Boris Johnson is not going to let the European Union “push us around” and is right to threaten to override parts of the Brexit deal, the Government’s chief law officer has said.
Suella Braverman, the Attorney General, backed the Prime Minister to get changes to the deal, which means the UK-EU border is in the Irish Sea, which will be good for Northern Ireland and Great Britain.
Speaking to the Telegraph on Sunday, Mrs Braverman said: “Boris stood up to the EU last year and we got a good deal. I am really confident we are not going to let the EU push Northern Ireland around.
“We will do whatever it takes to ensure that we get a good settlement for Northern Ireland, and a good settlement for the Union.”
Mrs Braverman backed Mr Johnson – who threatened last week to invoke Article 16 of the Northern Ireland Protocol, a move which could impose a hard border on the island of Ireland – unless the EU negotiated.
She said: “The Prime Minister has made it really clear that we’re going to do everything that we can, whether that’s legislatively, or indeed if it comes to it, invoking Article 16… to ensure that there’s no barrier in the Irish Sea.”
Mrs Braverman urged the EU to apply the same rules at the border as the UK to ensure fair play.
She added: “It is about getting an equivalent interpretation of the rules, and we can’t have one party taking disproportionately excessive interpretation or application of rules, and one party being forced to accept that.”
A report from the Centre for Brexit Policy on Sunday calls for the UK and EU to agree that both sides will enforce the other’s rules at the border.
This proposal known as ‘Mutual Enforcement’ would commit each side to enforce the rules of the other with respect to trade across the border.
The news came as it emerged that Joe Biden’s administration is monitoring the Northern Ireland border situation closely, but is reluctant to get “mixed up” in the aftermath of Brexit.
The European Union’s recent blunder triggering Article 16 of the Northern Ireland protocol in a row over vaccines, threatening to effectively create a border on the island of Ireland, set off alarm bells in the US state department.
There was no public comment on the issue at the time from the US administration or Mr Biden, who has made statements on the subject in the past, and is deeply personally committed to the Good Friday Agreement.
However, a former senior Democrat US state department official, with links to the administration, told The Telegraph: “Whatever the EU or the UK does [in relation to Northern Ireland] the administration wants to tread carefully, wait and see what develops, and not take a hard position.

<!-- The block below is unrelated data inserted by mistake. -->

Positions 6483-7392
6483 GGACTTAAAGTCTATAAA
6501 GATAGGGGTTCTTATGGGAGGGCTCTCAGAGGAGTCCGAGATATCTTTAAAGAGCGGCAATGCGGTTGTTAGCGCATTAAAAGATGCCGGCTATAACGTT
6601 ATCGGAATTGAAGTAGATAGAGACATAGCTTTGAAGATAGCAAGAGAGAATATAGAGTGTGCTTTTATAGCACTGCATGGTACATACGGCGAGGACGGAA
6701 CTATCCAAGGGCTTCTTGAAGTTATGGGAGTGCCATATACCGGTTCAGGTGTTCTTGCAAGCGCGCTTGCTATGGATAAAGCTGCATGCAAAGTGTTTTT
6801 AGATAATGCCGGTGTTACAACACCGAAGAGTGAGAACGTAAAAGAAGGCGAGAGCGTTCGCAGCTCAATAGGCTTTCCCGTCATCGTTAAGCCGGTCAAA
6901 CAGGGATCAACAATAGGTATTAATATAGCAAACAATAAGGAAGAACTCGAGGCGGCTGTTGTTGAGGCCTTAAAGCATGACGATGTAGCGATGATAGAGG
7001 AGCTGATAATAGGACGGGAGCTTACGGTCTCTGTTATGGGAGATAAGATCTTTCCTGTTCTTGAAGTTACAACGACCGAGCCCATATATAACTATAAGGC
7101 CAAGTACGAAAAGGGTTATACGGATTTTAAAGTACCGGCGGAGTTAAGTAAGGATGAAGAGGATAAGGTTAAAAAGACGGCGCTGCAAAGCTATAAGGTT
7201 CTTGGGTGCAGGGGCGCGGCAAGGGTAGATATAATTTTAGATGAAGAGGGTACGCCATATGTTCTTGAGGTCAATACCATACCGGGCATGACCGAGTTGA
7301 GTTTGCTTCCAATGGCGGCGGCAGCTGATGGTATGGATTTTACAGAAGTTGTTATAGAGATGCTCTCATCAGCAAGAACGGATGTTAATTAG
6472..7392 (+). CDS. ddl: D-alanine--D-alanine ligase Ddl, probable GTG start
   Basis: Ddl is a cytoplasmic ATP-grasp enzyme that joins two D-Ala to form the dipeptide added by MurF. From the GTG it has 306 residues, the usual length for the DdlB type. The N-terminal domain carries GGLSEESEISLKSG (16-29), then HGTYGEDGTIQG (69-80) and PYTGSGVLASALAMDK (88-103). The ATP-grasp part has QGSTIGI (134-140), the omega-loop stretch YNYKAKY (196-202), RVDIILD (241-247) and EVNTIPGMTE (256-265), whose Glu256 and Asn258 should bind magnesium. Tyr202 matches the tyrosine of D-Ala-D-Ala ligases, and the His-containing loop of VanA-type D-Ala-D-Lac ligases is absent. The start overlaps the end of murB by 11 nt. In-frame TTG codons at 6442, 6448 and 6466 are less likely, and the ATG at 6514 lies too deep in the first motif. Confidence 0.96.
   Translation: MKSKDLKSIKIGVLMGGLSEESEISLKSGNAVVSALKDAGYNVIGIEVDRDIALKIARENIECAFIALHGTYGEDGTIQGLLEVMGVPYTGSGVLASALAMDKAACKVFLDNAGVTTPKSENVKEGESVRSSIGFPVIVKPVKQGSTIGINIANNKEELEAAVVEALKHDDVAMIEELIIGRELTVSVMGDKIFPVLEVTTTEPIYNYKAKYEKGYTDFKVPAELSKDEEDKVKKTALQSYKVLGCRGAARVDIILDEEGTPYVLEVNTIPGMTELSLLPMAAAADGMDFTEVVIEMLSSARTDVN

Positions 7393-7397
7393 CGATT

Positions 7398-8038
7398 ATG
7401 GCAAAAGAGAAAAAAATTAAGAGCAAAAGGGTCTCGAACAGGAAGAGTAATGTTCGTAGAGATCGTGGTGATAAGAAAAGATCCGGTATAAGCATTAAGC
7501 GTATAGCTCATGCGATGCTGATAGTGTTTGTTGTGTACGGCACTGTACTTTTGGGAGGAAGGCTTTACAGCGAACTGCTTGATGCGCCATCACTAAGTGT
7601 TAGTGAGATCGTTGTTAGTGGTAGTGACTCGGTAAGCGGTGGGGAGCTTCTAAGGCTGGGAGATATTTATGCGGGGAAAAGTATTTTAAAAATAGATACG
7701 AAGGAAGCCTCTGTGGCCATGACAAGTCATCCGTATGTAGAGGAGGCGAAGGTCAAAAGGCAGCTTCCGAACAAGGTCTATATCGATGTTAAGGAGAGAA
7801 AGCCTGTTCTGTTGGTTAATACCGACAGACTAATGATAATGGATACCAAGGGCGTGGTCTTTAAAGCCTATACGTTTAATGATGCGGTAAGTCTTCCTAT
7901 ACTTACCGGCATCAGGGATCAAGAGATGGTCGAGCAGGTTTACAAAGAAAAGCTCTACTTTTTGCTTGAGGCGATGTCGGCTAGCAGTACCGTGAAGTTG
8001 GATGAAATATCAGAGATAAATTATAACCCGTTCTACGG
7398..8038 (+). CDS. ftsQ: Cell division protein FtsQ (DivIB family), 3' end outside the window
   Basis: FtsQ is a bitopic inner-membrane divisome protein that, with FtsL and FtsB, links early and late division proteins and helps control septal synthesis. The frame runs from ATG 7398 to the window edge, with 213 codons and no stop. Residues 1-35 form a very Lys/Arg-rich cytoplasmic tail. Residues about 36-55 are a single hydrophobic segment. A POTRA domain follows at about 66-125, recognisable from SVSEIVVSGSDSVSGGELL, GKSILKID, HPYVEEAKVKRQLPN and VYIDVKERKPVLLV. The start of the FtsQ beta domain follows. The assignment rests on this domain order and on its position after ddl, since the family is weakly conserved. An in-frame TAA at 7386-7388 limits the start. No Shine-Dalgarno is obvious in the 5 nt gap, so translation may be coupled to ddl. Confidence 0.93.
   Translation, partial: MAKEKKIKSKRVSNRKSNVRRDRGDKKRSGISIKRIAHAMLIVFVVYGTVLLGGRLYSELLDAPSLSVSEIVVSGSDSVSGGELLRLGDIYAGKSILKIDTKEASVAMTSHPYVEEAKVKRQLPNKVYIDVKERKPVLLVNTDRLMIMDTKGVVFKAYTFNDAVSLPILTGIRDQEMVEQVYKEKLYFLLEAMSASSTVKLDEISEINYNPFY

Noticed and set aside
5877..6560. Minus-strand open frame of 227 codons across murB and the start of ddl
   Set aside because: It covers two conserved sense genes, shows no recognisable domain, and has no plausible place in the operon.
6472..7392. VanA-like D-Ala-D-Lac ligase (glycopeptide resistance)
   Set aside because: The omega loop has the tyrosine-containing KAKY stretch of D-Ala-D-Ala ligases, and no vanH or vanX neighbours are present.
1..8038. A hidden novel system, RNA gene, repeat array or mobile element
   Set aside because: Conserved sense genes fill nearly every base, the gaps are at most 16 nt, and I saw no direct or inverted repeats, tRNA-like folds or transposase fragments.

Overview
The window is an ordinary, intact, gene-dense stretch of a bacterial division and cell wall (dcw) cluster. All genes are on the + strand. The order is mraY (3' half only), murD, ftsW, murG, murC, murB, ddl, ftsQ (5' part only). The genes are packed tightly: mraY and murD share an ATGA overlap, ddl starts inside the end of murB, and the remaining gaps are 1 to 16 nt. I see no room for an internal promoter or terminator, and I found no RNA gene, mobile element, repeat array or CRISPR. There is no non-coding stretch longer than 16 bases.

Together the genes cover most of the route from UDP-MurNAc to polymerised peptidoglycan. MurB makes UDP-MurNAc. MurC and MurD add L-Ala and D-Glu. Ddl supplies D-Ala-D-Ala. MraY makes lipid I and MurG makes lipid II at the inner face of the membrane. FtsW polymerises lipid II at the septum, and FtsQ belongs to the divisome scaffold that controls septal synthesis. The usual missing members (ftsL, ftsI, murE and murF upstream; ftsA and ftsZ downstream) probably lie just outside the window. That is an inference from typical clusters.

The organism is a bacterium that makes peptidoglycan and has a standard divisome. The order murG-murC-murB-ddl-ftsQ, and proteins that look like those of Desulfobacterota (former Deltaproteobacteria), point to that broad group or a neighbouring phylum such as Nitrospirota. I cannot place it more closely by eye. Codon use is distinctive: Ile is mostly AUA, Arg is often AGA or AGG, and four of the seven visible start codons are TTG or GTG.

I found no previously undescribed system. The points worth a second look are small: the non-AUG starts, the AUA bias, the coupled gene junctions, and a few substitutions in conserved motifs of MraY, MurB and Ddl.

“It’s a tough one because you have the UK, Ireland and the EU, and you can’t win. With Biden, though, there is this sense of closeness with Ireland. But his officials never wanted to get mixed up in Brexit; you only get into trouble.”
He added: “It is a tightrope for him. Obviously, he wants to have a good relationship with the EU and the UK. At the same time there’s a considerable Irish American constituency here. It’s a tightrope he could fall off.”
Suella Braverman: Why I had to change the law just to get my maternity pay
Most expectant mothers slip away from the office in the weeks before they are due to give birth as they contemplate months of maternity leave.
Suella Braverman is a bit different. The Attorney General has had to change the law just to guarantee that her employer – HM Government – will pay her salary while she takes her time off with her new baby.
Mrs Braverman, who is expecting her second child at the beginning of next month, was surprised to discover that there was no way in law for the Government to pay her while she was on maternity leave.
Instead, she was faced with having to resign, to allow her boss Boris Johnson to find someone to do her job, and then hope that the Prime Minister would reappoint her on her return to the office.
The result is the Ministerial and other Maternity Allowances Bill – dubbed ‘Suella’s Law’ or the ‘Braverman Bill’ in Whitehall – which will bring the treatment of Cabinet ministers who have babies, into the 21st century.
Mr Johnson, who became the first Prime Minister to become a father again 10 Downing Street last year, has led the charge to modernise the law.
“The choice between taking leave to recover from childbirth and care for a new-born child, or resigning from office, is not acceptable in modern times,” he thundered in his statement to MPs last week.
Speaking to the Telegraph in a Zoom call from her home on Friday night, Mrs Braverman appeared to be wearing the weight of all this fuss lightly. “This is obviously a landmark moment for the Government,” she says.
“I’m very honoured to be making a little bit of history as the first Cabinet minister to have a baby whilst in office and to take maternity leave, and I’m incredibly grateful to the Prime Minister for seeing the need and leading the change.”